Take A Ride Around Leeds in 1899 – Come On!

We think our cities are crazily busy these days. Compared to the late Victorian times when The Leaden Heart is set, though, they’re almost pastoral. Back then, they were crammed with pedestrians and carts and trams. People spilled off the pavements as they walked. They had no choice; taking your life in your hands was the only way to get anywhere.

Take a look at this footage from Briggate in 1898. Come on, take a ride on the top deck of a tram and look down. It’s utterly anarchic. People wander across the road without the slightest concern for traffic. Carts pull over at the last moment. Note the line of cabs waiting for fares in the middle of the road. And somewhere off to the right, they were starting to tear down all the courts and streets to build what would become Country Arcade and the Empire Theatre. The change had begun with the construction of Thornton’s Arcade more than 20 years before, followed by others – the Grand Arcade and Queen’s Arcade. Leeds was hollowing out those courts and yards that had been home to generations of people and making the switch to a retail economy. People didn’t live in the city centre any more, and wouldn’t for decades.

This is Tom Harper watching the construction:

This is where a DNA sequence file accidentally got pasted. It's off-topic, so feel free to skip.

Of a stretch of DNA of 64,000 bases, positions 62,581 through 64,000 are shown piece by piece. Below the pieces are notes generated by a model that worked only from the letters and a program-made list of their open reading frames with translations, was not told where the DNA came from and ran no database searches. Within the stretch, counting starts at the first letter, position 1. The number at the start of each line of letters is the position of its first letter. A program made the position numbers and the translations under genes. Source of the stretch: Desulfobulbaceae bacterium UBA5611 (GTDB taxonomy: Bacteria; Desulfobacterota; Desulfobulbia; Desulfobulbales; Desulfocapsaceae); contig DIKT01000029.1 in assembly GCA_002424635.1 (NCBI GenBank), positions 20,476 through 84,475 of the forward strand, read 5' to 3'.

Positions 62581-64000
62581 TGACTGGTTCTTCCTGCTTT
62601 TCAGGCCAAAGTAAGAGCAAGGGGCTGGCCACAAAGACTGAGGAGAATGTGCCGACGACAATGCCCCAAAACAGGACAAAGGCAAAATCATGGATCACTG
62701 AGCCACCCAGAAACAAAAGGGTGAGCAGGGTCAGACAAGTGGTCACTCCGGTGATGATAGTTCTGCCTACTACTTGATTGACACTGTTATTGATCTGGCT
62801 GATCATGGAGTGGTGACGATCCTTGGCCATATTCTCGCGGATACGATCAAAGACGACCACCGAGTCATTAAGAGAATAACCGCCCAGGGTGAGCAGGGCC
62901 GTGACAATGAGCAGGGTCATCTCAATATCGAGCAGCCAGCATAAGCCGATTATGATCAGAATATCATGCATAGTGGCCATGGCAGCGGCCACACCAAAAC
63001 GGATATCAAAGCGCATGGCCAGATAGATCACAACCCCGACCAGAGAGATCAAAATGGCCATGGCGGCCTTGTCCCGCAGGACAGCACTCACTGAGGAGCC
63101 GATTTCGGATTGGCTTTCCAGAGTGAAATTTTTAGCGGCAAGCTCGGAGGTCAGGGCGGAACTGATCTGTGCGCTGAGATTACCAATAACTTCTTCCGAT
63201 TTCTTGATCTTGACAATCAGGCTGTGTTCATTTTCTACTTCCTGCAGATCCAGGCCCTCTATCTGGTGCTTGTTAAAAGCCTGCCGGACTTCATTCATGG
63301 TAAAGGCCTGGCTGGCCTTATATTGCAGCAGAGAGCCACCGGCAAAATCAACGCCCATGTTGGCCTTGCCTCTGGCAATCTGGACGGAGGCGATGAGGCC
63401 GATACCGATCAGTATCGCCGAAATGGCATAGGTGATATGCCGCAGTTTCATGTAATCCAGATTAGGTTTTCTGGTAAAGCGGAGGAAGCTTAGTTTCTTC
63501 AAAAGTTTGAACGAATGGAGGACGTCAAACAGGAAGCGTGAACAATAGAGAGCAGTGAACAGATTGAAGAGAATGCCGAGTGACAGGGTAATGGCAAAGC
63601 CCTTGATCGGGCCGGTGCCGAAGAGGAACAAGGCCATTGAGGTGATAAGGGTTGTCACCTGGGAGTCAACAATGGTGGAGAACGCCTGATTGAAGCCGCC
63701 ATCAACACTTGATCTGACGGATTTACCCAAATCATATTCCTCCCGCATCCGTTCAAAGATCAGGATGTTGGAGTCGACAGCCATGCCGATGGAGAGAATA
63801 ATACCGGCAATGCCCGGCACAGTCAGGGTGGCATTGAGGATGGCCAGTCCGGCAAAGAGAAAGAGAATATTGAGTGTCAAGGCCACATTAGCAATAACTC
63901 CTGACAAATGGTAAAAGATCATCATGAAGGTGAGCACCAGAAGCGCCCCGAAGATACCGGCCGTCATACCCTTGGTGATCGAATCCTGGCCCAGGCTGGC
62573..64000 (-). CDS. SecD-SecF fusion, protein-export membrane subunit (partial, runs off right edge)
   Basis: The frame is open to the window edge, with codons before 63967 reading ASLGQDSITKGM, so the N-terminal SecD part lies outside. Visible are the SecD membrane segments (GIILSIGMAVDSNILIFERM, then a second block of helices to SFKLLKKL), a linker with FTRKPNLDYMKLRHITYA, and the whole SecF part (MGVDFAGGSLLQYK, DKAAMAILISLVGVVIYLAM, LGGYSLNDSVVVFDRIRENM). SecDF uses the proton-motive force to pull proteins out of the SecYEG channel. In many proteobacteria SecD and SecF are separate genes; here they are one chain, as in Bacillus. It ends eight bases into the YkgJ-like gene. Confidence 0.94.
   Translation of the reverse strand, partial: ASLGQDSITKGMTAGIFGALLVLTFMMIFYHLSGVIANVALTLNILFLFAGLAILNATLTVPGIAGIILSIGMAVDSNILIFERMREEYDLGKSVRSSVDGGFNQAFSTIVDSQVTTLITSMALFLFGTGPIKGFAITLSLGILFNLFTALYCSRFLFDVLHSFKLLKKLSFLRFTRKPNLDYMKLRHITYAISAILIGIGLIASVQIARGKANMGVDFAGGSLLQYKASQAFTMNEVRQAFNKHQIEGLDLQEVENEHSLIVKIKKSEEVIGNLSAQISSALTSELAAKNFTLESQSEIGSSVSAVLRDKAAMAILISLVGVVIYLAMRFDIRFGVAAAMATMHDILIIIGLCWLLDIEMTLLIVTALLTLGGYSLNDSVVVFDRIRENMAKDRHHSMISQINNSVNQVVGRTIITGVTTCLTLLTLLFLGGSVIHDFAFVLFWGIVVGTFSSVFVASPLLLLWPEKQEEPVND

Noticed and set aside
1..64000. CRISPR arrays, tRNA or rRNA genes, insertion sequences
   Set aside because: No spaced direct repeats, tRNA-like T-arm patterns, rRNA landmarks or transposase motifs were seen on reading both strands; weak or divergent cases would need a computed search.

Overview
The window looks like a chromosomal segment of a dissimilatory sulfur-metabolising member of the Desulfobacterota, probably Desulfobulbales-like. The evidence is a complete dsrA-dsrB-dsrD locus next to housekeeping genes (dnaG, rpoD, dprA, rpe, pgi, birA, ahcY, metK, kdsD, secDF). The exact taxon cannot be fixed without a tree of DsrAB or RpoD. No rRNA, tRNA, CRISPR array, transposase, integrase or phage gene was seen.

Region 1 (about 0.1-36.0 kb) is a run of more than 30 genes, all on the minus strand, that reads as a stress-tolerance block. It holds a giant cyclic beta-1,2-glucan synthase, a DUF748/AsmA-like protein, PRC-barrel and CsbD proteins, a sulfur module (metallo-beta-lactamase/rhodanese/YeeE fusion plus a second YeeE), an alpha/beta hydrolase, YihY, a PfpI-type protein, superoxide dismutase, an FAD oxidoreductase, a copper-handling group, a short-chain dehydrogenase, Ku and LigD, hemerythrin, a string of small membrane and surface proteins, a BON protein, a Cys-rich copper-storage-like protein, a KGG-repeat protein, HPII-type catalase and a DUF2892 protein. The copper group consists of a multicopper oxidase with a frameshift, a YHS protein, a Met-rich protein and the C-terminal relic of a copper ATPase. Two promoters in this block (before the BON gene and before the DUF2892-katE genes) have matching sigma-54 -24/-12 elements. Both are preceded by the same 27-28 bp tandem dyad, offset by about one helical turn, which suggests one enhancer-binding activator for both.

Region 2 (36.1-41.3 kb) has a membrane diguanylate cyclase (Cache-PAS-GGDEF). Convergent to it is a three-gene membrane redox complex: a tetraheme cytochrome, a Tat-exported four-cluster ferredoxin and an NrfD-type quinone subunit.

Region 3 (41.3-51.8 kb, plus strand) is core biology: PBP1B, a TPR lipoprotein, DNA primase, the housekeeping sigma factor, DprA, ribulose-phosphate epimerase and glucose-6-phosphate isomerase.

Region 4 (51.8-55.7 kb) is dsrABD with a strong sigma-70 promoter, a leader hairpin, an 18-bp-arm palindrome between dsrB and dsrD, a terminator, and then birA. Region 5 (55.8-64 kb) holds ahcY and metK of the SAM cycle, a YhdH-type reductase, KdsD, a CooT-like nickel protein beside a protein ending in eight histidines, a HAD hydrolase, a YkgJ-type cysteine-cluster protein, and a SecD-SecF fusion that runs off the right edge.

“With a slither and a grunt, an old steam tram passed, filled with people. Harper strolled up Briggate, hands in the pockets of his trousers. He studied people, faces. It was habit, ingrained during the days he walked a beat around here. It was still good to get out, to meander and watch. It kept him in touch with his city.

On the other side of the street, the arcades had torn the guts out of the old courts and yards behind the buildings. Still plenty left, but year on year they were disappearing.

He stopped and peered between some boards, already plastered with advertisements. White Hart Yard had gone, knocked down by the hammers. Soon enough there’d be something new in its place. County Arcade, with more shops, and a way through from Vicar Lane. There was plenty of money in Leeds and people wanted places to spend it. The city was growing prosperous, changing so quickly he could barely keep pace.

But Harper kept wondering what had happened to those people in Fidelity Court and the other tiny streets that didn’t exist any longer. Where had they all gone?

Leeds was filled with noise. Voices shouting, carts on the cobbles, machines thudding and pumping. Relentless, battering the senses every day.”

And here’s what it looked like, before and after.

(images: Leodis)

There’s no doubt that Country Arcade was a jewel – and it’s the essence of Leeds rich these days, there at the heart of the Victorian Quarter. But it no longer has a restaurant that looks as remarkable as the Ceylon Cafe did.

(images: Leodis)

It wasn’t just Briggate that was jam-packed. There was a constant flow of business traffic over Leeds Bridge. And, of course, always some boys – who should probably have been at school – curious about everything passing in the river beneath. This footage must have been shot from the same building as Louis Le Prince’s pioneering footage just a few years earlier.